At some point you might find yourself wanting to map a journey from multiple stakeholders’ perspectives. Trying to fit all of these perspectives into one journey can be overly complex, since many steps, pains, and gains are often different.
As an example, let’s consider a train ride where we want to map both the journey of the train traveler, as well as the ticket inspector. The only intersection they have is when the ticket inspector checks the traveler’s ticket; all other steps, and their individual experiences, are completely different otherwise. So how do we map this?
Co-founder Martin Palamarz gives a short refresher course on going through the triple diamond using Journey Management in order to scale service design practices.
Using step links to link intersecting steps
To map journeys from the perspective of multiple stakeholders, we recommend the following approach:
- Map the journey of each stakeholder separately.
- Create a step link lane in each stakeholder journey, and link to the intersecting step in the other stakeholder’s journey.
So for the example above, create a separate journey for the train traveler, and another separate journey for the ticket inspector. Create a step link lane in both of these journeys. Then, at the ‘getting my ticket inspected’ step in the traveler journey, create a step link to the ‘inspecting a train ticket’ step in the ticket inspector’s journey, and vica versa.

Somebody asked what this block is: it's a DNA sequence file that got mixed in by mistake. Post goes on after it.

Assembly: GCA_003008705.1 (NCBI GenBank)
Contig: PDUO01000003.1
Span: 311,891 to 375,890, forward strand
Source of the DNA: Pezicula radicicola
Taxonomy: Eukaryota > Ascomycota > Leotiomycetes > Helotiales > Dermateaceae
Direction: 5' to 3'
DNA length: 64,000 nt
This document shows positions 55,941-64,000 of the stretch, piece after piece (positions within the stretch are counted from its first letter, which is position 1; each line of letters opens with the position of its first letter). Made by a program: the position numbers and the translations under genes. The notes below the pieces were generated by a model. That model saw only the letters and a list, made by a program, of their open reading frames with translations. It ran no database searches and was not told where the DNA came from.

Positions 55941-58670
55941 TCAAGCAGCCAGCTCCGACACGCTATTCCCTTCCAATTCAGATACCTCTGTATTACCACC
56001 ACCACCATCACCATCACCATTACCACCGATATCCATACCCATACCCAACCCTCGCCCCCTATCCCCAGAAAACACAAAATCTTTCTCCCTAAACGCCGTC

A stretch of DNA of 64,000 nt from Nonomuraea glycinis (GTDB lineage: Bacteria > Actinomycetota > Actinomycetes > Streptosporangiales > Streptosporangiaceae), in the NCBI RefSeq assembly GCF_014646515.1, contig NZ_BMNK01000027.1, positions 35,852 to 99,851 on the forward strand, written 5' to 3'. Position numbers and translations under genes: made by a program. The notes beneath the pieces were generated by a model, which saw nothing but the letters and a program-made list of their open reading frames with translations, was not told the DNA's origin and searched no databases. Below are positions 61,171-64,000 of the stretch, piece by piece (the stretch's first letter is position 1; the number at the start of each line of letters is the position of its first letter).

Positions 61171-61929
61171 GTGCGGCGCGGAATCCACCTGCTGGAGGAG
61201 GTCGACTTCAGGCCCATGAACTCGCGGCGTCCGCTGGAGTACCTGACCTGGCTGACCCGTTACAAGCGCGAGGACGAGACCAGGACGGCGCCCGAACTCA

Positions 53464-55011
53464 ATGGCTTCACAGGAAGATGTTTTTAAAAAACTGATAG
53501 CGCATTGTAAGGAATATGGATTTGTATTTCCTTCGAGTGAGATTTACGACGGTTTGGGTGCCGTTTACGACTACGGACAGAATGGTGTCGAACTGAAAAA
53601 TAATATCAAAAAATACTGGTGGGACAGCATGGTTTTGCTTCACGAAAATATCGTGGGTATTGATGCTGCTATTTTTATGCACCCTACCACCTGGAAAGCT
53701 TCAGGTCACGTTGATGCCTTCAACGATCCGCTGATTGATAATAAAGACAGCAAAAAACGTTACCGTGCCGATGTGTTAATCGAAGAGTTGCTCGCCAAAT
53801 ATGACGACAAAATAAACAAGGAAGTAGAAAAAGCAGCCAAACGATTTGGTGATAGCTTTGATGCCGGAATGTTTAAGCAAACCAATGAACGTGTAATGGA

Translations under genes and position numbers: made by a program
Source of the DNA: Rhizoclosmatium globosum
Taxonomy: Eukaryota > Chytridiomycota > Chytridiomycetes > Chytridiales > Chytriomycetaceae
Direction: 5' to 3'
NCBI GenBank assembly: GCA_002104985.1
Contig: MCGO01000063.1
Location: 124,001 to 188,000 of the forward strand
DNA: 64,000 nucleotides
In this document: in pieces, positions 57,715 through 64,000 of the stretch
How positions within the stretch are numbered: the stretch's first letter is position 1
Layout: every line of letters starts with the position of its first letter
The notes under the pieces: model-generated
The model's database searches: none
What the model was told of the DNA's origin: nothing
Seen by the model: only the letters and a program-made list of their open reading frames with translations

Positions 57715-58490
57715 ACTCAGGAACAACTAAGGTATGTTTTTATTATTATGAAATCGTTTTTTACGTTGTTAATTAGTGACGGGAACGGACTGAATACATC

“Walk us through how we can effectively create these journeys and the fact you’ve helped solve this problem by creating a tool that brings everyone together to understand the overarching journey and all the journeys within a customer’s experience.”
“Talking about the roles we have, when you are a product manager you have alot of stakeholders to manage and deadlines to meet, but the user experience designers want to endlessly figure what the customer needs next and make sure the products they design are meeting those needs. So there are a lot of different perspectives, so mapping out the journey is a common practice and it’s done in many different ways, but mapping isn’t then endgame.”
Switching between different stakeholders’ perspectives
After creating these step links, you can quickly switch between the different journeys by clicking on the step link to go back and forth. This gives you a clear perspective of the same step, as seen from the different stakeholder’s perspectives. You can link even more stakeholder’s journey steps this way, since you can create as many step links as you want per step or journey. Happy connecting!